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Subclinical Hypothyroidism Q&A

Article

I very much appreciated Dr Douglas Ross's article, Subclinical Hypothyroidism: When to Treat, When to Watch (CONSULTANT, September 1, 2006, page 1121), and I have several questions for him.

I very much appreciated Dr Douglas Ross's article, "Subclinical Hypothyroidism: When to Treat, When to Watch" (CONSULTANT, September 1, 2006, page 1121), and I have several questions for him:

  • Are menstrual irregularities associated with subclinical hypothyroidism?
  • When you treat subclinical hypothyroidism, what should be the starting dosage of levothyroxine?
  • Once treatment has been initiated, how do you determine whether the dosage needs to be reduced or increased? Do you rely solely on the thyroid-stimulating hormone (TSH) level, or do you also take the patient's symptoms into account?

- Suzanne Barron, MS, RN, CS
  Rocky Mount, Va

Thank you for your interest in my article. Here are my responses to your questions:

  • Subclinical hypothyroidism is unlikely to cause menstrual irregularities.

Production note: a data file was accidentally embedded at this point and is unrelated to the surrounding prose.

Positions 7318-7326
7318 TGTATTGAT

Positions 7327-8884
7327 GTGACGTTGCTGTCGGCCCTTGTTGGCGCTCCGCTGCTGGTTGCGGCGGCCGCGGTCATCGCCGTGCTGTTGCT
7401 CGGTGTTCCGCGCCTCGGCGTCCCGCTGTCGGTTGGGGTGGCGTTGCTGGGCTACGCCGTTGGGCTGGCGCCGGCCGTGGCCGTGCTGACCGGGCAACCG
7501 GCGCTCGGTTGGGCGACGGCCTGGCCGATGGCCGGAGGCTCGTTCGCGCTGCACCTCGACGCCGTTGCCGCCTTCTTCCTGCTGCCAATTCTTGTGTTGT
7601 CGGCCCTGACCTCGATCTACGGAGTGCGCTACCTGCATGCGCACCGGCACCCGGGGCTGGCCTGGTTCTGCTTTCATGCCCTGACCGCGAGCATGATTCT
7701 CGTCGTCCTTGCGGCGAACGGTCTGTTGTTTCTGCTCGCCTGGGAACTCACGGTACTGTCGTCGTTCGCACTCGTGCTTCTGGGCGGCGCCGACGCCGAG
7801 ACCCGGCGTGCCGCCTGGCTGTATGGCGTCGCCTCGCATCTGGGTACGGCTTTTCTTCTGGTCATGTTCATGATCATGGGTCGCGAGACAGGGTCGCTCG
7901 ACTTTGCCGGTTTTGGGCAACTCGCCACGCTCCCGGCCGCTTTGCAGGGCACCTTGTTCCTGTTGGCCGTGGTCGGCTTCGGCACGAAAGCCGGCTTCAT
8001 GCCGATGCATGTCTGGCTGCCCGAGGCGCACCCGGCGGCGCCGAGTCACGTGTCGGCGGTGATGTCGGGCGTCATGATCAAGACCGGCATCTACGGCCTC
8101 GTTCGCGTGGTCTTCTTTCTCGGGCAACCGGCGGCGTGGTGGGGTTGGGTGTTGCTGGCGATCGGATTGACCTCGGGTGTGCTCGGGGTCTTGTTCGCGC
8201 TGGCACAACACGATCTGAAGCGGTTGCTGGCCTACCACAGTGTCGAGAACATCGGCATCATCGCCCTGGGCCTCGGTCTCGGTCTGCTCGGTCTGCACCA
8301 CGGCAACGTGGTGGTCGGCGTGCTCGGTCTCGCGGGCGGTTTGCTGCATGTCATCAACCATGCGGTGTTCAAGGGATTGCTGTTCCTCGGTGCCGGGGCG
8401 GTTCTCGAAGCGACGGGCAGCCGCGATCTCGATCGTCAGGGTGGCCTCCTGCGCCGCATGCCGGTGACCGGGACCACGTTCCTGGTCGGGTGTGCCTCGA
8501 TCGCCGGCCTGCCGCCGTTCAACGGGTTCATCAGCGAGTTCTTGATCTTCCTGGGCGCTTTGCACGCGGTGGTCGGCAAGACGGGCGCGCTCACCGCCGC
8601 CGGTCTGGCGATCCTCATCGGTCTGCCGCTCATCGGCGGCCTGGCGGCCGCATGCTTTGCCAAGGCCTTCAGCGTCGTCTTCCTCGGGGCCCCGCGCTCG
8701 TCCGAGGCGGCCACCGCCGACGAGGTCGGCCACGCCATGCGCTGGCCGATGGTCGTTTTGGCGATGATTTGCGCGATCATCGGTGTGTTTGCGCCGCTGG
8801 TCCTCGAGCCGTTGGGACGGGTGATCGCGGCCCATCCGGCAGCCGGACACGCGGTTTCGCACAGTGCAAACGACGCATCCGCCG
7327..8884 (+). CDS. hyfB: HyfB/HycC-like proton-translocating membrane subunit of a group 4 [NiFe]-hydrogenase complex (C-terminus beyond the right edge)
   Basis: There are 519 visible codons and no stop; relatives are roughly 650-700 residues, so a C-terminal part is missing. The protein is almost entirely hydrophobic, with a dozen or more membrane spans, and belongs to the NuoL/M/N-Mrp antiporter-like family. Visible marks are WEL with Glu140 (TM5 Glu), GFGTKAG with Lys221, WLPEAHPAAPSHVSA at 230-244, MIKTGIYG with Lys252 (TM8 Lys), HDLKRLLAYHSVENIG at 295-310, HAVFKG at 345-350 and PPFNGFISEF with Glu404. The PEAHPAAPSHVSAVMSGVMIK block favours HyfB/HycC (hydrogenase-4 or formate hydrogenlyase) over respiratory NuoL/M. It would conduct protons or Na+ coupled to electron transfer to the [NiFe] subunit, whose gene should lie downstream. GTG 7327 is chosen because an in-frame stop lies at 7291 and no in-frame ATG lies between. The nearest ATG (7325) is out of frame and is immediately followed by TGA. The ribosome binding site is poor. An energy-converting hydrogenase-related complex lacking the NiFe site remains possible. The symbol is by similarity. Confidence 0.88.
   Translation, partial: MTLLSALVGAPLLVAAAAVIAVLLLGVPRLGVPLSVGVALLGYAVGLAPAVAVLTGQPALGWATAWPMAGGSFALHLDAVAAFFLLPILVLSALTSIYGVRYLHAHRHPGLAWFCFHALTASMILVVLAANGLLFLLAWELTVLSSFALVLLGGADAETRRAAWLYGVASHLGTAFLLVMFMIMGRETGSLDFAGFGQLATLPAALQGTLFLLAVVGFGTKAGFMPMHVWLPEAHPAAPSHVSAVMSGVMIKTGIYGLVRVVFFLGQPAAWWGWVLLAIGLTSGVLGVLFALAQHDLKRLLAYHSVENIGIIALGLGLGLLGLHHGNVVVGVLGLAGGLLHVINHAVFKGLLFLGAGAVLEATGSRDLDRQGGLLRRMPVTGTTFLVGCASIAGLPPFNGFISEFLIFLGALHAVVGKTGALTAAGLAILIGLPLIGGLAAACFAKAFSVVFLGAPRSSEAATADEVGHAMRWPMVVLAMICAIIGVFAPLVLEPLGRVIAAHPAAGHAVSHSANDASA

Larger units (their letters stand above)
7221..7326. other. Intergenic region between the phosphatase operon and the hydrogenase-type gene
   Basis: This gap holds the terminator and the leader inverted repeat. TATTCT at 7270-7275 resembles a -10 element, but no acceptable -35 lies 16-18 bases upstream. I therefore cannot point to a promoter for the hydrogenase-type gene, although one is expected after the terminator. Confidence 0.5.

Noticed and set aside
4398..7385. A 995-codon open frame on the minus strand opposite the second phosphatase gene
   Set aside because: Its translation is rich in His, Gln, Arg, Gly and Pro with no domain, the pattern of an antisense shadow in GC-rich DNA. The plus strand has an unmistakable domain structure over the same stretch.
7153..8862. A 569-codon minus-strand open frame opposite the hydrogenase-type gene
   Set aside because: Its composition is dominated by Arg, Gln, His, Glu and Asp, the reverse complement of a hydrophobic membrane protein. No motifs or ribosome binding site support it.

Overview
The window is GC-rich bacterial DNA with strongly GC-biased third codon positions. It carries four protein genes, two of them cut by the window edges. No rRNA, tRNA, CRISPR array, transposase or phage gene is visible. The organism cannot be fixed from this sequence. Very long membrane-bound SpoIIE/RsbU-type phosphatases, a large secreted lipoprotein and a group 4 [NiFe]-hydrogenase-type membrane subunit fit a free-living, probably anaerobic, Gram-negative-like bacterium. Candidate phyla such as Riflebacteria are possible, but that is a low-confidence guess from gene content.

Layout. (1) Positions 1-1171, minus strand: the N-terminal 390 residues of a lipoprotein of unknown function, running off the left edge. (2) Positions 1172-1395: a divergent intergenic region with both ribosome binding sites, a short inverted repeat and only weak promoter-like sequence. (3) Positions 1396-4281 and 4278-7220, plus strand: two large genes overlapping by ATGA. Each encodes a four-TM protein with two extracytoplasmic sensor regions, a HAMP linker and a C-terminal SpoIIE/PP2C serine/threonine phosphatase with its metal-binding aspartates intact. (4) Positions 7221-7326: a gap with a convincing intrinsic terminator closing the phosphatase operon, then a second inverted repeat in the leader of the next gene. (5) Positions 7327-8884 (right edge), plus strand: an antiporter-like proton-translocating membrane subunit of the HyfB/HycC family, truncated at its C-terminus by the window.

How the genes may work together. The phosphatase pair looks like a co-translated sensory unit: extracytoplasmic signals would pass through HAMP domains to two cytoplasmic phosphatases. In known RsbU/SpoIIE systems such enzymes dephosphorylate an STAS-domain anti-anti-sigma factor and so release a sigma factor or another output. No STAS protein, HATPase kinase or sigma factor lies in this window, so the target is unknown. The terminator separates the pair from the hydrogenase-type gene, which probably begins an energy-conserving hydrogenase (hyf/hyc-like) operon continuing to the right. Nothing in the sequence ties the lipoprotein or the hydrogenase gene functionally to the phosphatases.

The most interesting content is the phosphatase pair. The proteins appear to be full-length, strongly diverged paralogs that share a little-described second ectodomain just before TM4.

• Initial treatment of hypothyroidism, either subclinical or overt, depends on the patient. For a healthy patient, I prescribe a little less than the expected full replacement dosage, eg, 100 µg/d for a typical middle-aged woman. For elderly patients or those with underlying heart disease, a lower initial dosage followed by gradual increases is advisable. Note that because of negative feedback to pituitary production of TSH, a dose that is less than a person's normal hormone production rate will not make him or her hyperthyroid, even if he is only slightly hypothyroid before treatment.
  • With regard to monitoring therapy, I rely on TSH levels. Hypothyroid symptoms are notoriously unreliable indicators.

- Douglas S. Ross, MD
 Associate Professor of Medicine
 Harvard Medical School
 Boston

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